of canvas was the only damage don« in this en
counter, and th« schooners went off hustling for
the first mark, which they rounded unseen, owing
to the thick atmosphere.
They then ran for the easterly mark with main
booms to starboard, and as all approached the mo
ond buoy without being able to find it. the Elmina
picked it up first and altered her course southerly
to round it. The Qulssetta. finding that she w.-is
running in a wrong direction. gybed over her boom
and attempted to swing up to windward of the.
Amorlt,T. which was running to southward of her.
Hut as the Amorita also attempted to head toward
the buoy her boom, of course, came over, an action
which the Qulssetti apparently did not allow for
The rita'l main boom caught the forestay of the
topmast on the Quissetta, and both boats came
nearly to a ntop before they parted. In this anarl it
was a question Of strength of rigging, and, of
course, the main boom won. It pimply dragged the
foretopmast and bowsprit out of the Quissetta and
put her hopelessly out of the race.
But nobody was hurt, and the Qulesetta got a
tow Into Oyster Bay. On board the Amorlta It was
said thai her main "boom was broken, but It is
thought that she will be ready for to-day's third
It was at the fame easterly mark where the Ef
fort and the Mlra had their "scrap." The stories
of both sides were Investigated, and may be told
alongside without any suggestion as to the rights
Of them. Mr. Zerega, who galled the Mlra, acknowl
edged that nt the mark the Effort had an over
lap on him. and said that he gave ample room be
tween the Mira and the stakehoat for the Effort to
pass between, but that the Effort did not fall
through the space left her, but bore down on the.
Mlra unnecessarily and raked her counter with the
bowsprit. Those who sailed the Effort admitted
that they were wholly new to the boat, and had
to find out how all the lines led before they start
ed. The owner, F. M. Smith, was not on board.
The crew said that after their call to the Mlra for
room her skipper did not bear off. but kept edging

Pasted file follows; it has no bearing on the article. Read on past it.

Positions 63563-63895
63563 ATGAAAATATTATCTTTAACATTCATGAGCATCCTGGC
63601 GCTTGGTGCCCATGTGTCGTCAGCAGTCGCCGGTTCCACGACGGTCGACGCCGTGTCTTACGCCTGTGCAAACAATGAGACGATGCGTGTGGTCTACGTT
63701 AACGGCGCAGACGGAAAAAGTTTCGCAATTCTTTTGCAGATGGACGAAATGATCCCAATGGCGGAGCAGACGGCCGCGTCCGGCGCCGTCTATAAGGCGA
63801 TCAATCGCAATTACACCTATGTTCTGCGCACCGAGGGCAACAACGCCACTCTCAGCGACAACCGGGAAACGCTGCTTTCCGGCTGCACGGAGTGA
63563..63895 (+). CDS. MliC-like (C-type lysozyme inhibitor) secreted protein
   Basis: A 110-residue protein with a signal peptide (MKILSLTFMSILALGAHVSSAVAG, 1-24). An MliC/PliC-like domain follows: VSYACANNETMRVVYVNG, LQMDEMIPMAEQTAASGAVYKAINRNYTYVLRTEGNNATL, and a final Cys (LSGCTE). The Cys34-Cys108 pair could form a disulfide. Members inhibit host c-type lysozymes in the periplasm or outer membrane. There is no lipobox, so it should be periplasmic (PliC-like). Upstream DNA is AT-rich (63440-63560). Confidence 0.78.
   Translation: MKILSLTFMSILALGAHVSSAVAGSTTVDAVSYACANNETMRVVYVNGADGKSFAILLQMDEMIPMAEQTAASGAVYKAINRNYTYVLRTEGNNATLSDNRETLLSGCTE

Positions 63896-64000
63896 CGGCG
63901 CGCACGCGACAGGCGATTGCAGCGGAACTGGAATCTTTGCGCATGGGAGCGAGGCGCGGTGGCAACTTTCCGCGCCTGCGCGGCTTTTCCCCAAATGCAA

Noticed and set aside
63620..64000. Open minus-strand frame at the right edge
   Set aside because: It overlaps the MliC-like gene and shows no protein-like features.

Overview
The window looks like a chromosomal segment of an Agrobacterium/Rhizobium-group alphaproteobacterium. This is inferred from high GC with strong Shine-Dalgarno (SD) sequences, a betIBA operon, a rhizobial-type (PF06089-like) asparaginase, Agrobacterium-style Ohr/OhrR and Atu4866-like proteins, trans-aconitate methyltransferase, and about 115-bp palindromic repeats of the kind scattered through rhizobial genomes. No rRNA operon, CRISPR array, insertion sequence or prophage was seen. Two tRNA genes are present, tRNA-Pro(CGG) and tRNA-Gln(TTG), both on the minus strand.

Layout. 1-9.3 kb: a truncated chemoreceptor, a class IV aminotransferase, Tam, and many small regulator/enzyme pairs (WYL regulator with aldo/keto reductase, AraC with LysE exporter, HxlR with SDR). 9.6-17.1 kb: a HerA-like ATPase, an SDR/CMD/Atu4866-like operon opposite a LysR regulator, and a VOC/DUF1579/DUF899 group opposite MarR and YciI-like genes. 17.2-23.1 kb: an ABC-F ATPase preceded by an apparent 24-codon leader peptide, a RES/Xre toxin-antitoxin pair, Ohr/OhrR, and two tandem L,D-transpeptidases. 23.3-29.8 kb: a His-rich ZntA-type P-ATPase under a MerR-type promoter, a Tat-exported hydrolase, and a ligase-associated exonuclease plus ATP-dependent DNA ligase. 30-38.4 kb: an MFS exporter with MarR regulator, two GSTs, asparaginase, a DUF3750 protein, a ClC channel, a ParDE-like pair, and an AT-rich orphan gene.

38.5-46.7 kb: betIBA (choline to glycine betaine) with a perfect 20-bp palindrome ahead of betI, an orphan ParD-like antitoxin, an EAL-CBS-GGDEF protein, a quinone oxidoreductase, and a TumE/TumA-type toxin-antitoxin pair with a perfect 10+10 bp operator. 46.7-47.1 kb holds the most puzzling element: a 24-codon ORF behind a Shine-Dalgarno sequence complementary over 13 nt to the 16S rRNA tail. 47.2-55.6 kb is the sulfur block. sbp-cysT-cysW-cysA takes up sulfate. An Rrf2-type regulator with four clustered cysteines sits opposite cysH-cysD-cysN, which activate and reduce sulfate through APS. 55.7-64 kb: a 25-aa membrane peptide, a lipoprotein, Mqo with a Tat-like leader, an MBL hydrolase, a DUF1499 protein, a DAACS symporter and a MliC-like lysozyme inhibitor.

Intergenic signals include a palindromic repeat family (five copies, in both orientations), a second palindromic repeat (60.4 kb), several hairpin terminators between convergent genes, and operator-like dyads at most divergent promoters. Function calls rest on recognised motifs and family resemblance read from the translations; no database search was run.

up. bo that it was a choice between hitting the
mark or the Mlra, and the latter was preferred.
On being questioned as to how far the side of their
boat was from the mark at the moment of collision
they said they were near enough to Jump into the
stakeboat from their decks, and this was thought
to indicate that there was a distance of at least
half a boat's length between the Mira and the
mark at the time of contact. An interesting ques
tion will therefore come up for decision, as to how
much room must be allowed at a mark to a boat
with an overlap, is it a sufficient space to sail
through clear of all, or does the technical advan
tage give a boat a right to choose a collision which
may by good steering be avoided?
The contest among the four mceabouts was es
pecially interesting and showed new possoblllties.
The Jolly Roger, which "cleaned up the whole
coast" last year, was found sailing again in her
old form, after being beaten once or twice, and
the bloody skull and crossbones on her sail seem
about to strike terror again. She had to sull for all
¦he won by, and her lead at the tinlsh was only
one minute and seventeen seconds over the Badger,
her Bister ship. The Jolly Koger has lately been
bought by S. I,e Roy Ackerley from her designer
and owner, B. B. Crowninshield. who has pre
pared the Independence for Mr. Kuwson. and, so
far, these two Crownlnshield designs are tuklng
in everything that's loose in the way of silverware.
The Marcia. of the Seawanhaka knockabout n.v»t,
owned by Messrs. Dresser and Jaoquelln, won a
hard fought victory over three others, and among
the Manhasset Bay raceabouts the Arizona, owned
and sailed by George Corry, took first gun on the
finish, the whole fleet of five vessels presenting an
admirable picture, the boats being so able and
gamey. In spite of their email size.
Among the 30-foot sloops the Oiseau, which is
Improved by carrying a hollow gaff this year added
a victory, the Alerion, owned by A. H. Alkc-r, com
ing In second and probably getting a prize. Among
the smaller classes A. C. wick's Mystral had
quite a margin to her credit at the finish and
the Arlitie took first among the 21-foot catboats
The OJlbway. from the Atlantic Yacht Club and
T. J. MeCahlll's Kazaza, took sailover prizes. The
Mongoose, sailed by llazen Morse, apparently ar
rived too late to start.
Commodore Curtlss James's big auxiliary flag
ship Aloha was out following the racera which
were closely watched from a big United States
Navy training ship In the harbor. Charles A
Sherman and Walter C. Kerr were the committee
in charge of the races, and were most successful
in bringing alt to a satisfactory and early finish
being for the second time greatly favored by good
winds and the best of sailing weather. The three
day series, therefore, seems about to rival that of
last year, which was memorable for Its luck and
The Amorita's protest will probably not be fol
lowed up, as the Qulssetta did not win. and the